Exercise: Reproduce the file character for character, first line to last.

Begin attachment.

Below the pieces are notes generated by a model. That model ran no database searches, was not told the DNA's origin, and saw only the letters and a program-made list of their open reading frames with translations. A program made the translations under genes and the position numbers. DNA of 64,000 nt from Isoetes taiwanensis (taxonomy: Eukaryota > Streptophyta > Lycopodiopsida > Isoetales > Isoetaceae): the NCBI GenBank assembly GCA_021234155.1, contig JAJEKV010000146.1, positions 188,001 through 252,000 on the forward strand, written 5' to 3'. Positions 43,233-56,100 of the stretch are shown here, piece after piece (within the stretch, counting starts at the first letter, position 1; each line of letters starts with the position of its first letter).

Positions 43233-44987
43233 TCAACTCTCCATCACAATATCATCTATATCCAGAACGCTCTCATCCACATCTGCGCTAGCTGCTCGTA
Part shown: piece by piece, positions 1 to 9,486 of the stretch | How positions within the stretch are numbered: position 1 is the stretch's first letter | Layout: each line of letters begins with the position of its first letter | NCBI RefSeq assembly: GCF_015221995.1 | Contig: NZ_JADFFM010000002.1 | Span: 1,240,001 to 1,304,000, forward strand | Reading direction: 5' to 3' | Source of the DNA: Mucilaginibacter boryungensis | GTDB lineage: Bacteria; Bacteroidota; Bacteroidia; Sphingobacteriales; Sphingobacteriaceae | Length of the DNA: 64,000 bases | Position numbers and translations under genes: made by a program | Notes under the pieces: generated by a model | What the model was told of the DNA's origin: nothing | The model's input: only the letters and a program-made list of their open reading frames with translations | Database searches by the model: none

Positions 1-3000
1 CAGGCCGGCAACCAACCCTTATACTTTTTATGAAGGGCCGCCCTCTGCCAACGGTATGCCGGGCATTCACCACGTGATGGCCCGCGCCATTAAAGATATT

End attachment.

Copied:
Below the pieces are notes generated by a model. That model ran no database searches, was not told the DNA's origin, and saw only the letters and a program-made list of their open reading frames with translations. A program made the translations under genes and the position numbers. DNA of 64,000 nt from Isoetes taiwanensis (taxonomy: Eukaryota > Streptophyta > Lycopodiopsida > Isoetales > Isoetaceae): the NCBI GenBank assembly GCA_021234155.1, contig JAJEKV010000146.1, positions 188,001 through 252,000 on the forward strand, written 5' to 3'. Positions 43,233-56,100 of the stretch are shown here, piece after piece (within the stretch, counting starts at the first letter, position 1; each line of letters starts with the position of its first letter).

Positions 43233-44987
43233 TCAACTCTCCATCACAATATCATCTATATCCAGAACGCTCTCATCCACATCTGCGCTAGCTGCTCGTA
Part shown: piece by piece, positions 1 to 9,486 of the stretch | How positions within the stretch are numbered: position 1 is the stretch's first letter | Layout: each line of letters begins with the position of its first letter | NCBI RefSeq assembly: GCF_015221995.1 | Contig: NZ_JADFFM010000002.1 | Span: 1,240,001 to 1,304,000, forward strand | Reading direction: 5' to 3' | Source of the DNA: Mucilaginibacter boryungensis | GTDB lineage: Bacteria; Bacteroidota; Bacteroidia; Sphingobacteriales; Sphingobacteriaceae | Length of the DNA: 64,000 bases | Position numbers and translations under genes: made by a program | Notes under the pieces: generated by a model | What the model was told of the DNA's origin: nothing | The model's input: only the letters and a program-made list of their open reading frames with translations | Database searches by the model: none

Positions 1-3000
1 CAGGCCGGCAACCAACCCTTATACTTTTTATGAAGGGCCGCCCTCTGCCAACGGTATGCCGGGCATTCACCACGTGATGGCCCGCGCCATTAAAGATATT